How many people do you know who have either (a) killed or (b) murdered people? I am not conscious of having met a murderer, although John Mortimer revealed recently that one of his best friends became one. As a schoolboy, however, I used to play a board game called L’Attaque with an ex-officer who told me, between moves, of his experiences in Normandy. He recalled without pleasure or dismay how he had used his dirk to kill a German who ambushed him in a dark cellar.
My generation was spared the duty of taking aim and firing, except at targets or with blanks. Somewhat like Chancellor Kohl, we have had the good fortune not to have had to choose between squeamishness and virility. One recalls the story of a Galician Jew conscripted into the Austrian army at the outbreak of the Great War who endured his sergeants’ brutalising rages with resigned equanimity. He assumed that it was part of a Jew’s lot to be stunned by thunder flashes and given bad food, a straw mattress and nails in his boots. Sent at last to the front, the Jew was ordered to take part in an attack. He was horrified to find that those on the other side were firing real bullets and shrapnel at his comrades. His last words-shouted to the enemy-were, “Are you mad? There are human beings here.”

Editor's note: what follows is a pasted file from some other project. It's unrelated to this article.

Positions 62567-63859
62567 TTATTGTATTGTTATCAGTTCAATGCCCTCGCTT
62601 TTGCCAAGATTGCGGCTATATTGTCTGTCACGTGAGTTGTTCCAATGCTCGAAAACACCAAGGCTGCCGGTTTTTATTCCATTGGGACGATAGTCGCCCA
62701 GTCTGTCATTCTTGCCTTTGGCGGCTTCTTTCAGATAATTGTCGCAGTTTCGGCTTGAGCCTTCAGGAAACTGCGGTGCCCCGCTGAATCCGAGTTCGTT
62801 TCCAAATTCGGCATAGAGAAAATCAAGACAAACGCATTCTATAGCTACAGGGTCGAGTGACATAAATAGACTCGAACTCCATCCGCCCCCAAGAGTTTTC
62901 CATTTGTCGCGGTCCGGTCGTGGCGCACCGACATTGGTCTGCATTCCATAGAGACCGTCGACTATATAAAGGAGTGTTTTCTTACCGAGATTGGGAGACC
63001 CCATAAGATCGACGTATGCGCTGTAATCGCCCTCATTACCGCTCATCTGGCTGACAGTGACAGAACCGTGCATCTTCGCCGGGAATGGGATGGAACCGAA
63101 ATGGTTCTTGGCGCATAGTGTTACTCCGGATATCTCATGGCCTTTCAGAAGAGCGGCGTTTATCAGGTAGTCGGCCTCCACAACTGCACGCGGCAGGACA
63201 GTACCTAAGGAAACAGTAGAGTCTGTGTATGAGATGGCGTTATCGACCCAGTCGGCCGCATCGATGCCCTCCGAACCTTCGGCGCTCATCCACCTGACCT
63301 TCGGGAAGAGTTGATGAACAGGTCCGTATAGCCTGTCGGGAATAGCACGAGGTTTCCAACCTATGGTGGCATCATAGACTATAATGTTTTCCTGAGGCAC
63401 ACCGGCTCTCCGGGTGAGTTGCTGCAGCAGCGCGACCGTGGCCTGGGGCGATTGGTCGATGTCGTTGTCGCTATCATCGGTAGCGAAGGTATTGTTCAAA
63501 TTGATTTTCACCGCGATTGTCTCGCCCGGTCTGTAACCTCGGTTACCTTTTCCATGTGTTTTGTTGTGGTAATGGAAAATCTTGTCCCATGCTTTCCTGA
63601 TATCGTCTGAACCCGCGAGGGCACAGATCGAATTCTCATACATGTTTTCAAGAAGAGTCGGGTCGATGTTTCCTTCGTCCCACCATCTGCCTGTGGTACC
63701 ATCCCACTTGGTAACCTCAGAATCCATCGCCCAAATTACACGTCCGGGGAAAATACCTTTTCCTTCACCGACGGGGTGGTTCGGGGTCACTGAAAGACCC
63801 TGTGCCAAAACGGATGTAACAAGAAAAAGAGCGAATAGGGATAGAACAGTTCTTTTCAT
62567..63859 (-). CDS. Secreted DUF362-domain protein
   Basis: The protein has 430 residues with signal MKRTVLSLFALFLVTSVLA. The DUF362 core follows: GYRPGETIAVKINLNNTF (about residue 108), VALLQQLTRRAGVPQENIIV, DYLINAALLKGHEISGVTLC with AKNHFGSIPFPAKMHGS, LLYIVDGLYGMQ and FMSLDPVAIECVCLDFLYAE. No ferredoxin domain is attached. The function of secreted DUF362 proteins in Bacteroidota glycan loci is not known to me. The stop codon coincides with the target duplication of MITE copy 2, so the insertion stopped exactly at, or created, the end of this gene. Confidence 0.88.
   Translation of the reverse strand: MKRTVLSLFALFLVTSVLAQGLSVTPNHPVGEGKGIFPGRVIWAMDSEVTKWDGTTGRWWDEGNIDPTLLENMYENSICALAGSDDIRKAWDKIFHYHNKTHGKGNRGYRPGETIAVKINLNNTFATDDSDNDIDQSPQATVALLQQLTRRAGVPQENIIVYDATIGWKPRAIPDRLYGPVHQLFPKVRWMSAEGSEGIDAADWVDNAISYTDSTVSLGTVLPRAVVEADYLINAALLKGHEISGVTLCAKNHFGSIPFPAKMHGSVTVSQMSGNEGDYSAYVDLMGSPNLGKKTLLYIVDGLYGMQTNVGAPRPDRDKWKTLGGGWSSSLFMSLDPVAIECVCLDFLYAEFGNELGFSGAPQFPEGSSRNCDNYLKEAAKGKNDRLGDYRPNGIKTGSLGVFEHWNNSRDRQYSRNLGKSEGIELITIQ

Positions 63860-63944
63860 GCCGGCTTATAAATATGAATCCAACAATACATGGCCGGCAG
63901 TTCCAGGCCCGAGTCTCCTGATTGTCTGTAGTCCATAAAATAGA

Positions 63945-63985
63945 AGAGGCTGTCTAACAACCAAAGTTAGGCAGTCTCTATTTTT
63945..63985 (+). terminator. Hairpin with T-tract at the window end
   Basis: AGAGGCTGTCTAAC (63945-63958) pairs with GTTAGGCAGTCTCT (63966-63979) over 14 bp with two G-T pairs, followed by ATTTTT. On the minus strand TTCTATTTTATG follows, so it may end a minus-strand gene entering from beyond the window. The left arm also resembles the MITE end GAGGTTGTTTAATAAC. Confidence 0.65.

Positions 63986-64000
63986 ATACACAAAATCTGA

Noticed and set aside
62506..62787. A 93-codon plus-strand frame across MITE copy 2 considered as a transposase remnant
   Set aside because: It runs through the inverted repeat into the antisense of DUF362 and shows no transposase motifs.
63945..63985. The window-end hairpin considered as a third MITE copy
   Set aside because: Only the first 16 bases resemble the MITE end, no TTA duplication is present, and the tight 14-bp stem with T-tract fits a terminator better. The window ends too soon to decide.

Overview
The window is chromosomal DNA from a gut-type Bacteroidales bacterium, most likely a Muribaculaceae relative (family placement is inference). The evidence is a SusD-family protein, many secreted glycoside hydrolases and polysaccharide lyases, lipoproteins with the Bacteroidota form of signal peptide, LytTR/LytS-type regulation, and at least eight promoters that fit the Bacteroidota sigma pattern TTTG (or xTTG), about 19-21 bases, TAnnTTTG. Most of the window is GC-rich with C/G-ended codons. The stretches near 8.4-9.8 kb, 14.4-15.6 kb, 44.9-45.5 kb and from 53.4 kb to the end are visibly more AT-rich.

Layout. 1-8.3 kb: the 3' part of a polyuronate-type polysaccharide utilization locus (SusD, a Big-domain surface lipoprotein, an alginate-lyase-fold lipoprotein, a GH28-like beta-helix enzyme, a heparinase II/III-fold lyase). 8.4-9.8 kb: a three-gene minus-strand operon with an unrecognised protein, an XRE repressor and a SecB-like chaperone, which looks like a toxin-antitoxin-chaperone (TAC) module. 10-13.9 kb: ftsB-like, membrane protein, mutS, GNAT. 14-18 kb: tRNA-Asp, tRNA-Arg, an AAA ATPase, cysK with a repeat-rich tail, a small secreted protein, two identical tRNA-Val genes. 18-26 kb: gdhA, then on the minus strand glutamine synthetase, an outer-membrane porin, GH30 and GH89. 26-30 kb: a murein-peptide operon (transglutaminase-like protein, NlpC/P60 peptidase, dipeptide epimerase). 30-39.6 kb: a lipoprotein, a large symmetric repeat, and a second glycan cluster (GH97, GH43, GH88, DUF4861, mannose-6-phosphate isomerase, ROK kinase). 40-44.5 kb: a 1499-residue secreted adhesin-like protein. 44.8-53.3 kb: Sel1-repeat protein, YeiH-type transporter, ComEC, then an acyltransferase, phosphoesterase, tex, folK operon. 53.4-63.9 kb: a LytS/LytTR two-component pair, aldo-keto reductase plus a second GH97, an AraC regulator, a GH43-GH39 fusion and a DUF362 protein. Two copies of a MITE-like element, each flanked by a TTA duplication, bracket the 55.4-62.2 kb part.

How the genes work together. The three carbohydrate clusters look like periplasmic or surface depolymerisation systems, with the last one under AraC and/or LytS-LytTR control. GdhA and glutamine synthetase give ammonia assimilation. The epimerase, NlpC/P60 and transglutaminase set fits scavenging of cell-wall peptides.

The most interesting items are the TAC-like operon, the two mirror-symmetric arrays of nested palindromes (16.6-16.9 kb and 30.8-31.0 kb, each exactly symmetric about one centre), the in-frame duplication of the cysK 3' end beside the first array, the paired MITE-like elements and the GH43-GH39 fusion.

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death-dealing has been both a duty and a pleasure to the human race. Beasts kill and eat each other when hungry or threatened; civilised man is piously interdicted from eating other men the better to moralise their massacre or dignify their execution. If western man had enforced cannibalism, might casualties have been limited by satiety rather than rendered countless by principle? Well, the Aztecs combined bloodthirstiness with eclectic cannibalism without losing their appetite for battle. Homo necans is, as Walter Burkert declared, the due name for our species.
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the decline of war as a routine element of diplomacy has done more to unravel traditional values than it is politic to acknowledge. In hegemonic days, Britain was always in a state of surreptitious military organisation. Since every gentleman could expect to be an officer, civilised conformity was exacted less by Christian morality than by regimental habit. “Good morning, good morning,” said Siegfried Sassoon’s general to two of his tommies as they marched up to…